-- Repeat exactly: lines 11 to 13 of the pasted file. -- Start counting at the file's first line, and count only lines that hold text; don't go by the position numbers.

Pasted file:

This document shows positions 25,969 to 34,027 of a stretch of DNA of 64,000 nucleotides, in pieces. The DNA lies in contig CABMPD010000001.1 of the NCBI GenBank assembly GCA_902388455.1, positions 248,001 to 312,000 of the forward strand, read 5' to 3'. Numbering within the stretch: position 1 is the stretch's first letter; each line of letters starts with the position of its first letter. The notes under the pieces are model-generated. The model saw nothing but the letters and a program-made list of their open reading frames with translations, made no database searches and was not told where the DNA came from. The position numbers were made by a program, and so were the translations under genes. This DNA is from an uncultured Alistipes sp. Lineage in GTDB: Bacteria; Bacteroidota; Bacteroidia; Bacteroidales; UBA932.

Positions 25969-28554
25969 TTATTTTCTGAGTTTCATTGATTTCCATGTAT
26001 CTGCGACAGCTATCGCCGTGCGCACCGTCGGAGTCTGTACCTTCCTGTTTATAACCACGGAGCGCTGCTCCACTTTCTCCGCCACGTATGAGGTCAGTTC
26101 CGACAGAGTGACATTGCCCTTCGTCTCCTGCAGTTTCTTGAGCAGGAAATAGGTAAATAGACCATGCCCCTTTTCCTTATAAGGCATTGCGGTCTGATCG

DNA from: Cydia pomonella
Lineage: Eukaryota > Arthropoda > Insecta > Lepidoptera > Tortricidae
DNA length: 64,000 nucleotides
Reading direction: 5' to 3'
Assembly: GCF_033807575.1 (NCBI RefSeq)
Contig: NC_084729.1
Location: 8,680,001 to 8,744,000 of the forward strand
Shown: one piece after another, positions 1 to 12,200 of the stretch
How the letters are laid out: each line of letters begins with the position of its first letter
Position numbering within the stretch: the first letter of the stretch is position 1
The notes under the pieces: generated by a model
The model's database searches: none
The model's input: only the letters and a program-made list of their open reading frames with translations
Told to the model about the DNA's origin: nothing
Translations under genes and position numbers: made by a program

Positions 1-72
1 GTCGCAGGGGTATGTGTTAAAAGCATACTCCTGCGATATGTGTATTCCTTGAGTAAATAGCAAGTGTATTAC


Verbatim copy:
Contig: NC_084729.1
Location: 8,680,001 to 8,744,000 of the forward strand
Shown: one piece after another, positions 1 to 12,200 of the stretch